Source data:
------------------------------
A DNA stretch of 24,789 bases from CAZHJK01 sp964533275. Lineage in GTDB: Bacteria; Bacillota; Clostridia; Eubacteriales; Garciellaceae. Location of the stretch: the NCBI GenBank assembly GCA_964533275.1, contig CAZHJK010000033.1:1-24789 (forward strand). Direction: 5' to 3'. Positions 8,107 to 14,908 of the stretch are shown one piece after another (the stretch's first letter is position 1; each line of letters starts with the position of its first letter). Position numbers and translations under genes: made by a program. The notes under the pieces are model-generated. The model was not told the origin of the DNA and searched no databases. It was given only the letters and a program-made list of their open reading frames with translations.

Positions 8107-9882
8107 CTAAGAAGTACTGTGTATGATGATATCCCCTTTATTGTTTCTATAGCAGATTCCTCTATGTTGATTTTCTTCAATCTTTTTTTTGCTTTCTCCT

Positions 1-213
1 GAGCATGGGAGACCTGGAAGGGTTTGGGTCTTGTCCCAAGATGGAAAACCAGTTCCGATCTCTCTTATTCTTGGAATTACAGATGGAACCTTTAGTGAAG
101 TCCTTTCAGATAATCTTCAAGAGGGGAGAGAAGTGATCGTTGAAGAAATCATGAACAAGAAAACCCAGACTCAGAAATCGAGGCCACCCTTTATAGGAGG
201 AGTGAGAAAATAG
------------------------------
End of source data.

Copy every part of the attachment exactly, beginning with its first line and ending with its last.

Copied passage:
A DNA stretch of 24,789 bases from CAZHJK01 sp964533275. Lineage in GTDB: Bacteria; Bacillota; Clostridia; Eubacteriales; Garciellaceae. Location of the stretch: the NCBI GenBank assembly GCA_964533275.1, contig CAZHJK010000033.1:1-24789 (forward strand). Direction: 5' to 3'. Positions 8,107 to 14,908 of the stretch are shown one piece after another (the stretch's first letter is position 1; each line of letters starts with the position of its first letter). Position numbers and translations under genes: made by a program. The notes under the pieces are model-generated. The model was not told the origin of the DNA and searched no databases. It was given only the letters and a program-made list of their open reading frames with translations.

Positions 8107-9882
8107 CTAAGAAGTACTGTGTATGATGATATCCCCTTTATTGTTTCTATAGCAGATTCCTCTATGTTGATTTTCTTCAATCTTTTTTTTGCTTTCTCCT

Positions 1-213
1 GAGCATGGGAGACCTGGAAGGGTTTGGGTCTTGTCCCAAGATGGAAAACCAGTTCCGATCTCTCTTATTCTTGGAATTACAGATGGAACCTTTAGTGAAG
101 TCCTTTCAGATAATCTTCAAGAGGGGAGAGAAGTGATCGTTGAAGAAATCATGAACAAGAAAACCCAGACTCAGAAATCGAGGCCACCCTTTATAGGAGG
201 AGTGAGAAAATAG